- assisting tourists and foreign visitors by accompanying them and serving as their personal Interpreters.
- Providing translation services for the hearing-impaired using sign-language:
- Displaying high proficiency in the use of American Sign Language (ASL) and all of its intricacies.
- Working as an Interpreter before a court of law when necessary:
- Providing interpreting services in court by reading legal documents aloud in different languages or accurately translating spoken testimonies.
- Conveying concepts from one language to another, ensuring the meaning and intonation stay true to the original.
- Preparing for incoming projects beforehand by doing all the necessary research and studying.
- Working efficiently with other Interpreters.
The average Interpreter salary is $63,450 per year or $33 per hour. This is around 1.9 times more than the Median wage of the country. Entry level positions start at $44,000 while most experienced workers make up to $89,000. These results are based on 124 salaries extracted from job descriptions.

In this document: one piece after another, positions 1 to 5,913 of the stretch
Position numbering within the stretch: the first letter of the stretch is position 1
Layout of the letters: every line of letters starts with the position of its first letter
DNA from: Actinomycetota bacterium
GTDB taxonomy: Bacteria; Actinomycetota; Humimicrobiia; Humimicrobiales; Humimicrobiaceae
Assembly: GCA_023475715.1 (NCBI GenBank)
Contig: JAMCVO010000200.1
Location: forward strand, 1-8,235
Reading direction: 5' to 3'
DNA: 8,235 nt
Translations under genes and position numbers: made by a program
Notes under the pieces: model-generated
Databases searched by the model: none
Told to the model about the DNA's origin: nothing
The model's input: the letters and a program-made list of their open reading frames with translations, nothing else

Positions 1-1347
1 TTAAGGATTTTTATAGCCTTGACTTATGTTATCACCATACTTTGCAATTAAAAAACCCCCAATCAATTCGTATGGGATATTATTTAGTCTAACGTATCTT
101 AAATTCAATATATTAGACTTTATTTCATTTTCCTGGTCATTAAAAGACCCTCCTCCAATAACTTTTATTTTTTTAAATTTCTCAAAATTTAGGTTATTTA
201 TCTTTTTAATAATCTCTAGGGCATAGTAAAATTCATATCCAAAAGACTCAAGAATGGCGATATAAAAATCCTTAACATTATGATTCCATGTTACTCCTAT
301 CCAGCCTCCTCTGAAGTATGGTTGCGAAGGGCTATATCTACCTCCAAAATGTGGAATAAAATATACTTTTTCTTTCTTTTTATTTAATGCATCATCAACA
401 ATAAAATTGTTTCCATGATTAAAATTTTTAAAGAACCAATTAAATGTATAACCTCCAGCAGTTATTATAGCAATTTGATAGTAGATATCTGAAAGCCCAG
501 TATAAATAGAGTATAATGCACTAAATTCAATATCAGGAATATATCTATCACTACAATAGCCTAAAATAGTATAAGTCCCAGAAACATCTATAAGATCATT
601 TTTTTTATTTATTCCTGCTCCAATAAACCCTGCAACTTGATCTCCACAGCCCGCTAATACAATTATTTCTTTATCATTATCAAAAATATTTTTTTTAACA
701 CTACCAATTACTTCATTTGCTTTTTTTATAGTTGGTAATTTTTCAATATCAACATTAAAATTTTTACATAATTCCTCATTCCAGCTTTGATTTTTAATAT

- Possessing high levels of concentration, focus, and attention to details:
- Being capable of simultaneously listen and translate a continuous flow of ideas.
- Strong grasp of the languages they’re working with, grammar structures, and specialized or technical terminology.
- Impeccable communication and interpersonal skills:
- Displaying high levels of fluency in at least two languages;
- being able to project their voices so that the entire audience can hear;
- being capable of thinking through or understanding new, complex, and technical concepts in order to convey them through another language; and
- being capable of maintaining a friendly and professional relation with their customers.
- Possessing high levels of cultural awareness and sensitivity:
- Being knowledgeable about the cultural backgrounds of the target language and audience.
- Analytical and investigative skills:
- Effectively researching, reading, and interpreting information.
- Possessing the necessary manual dexterity in order to fluently communicate in sign language.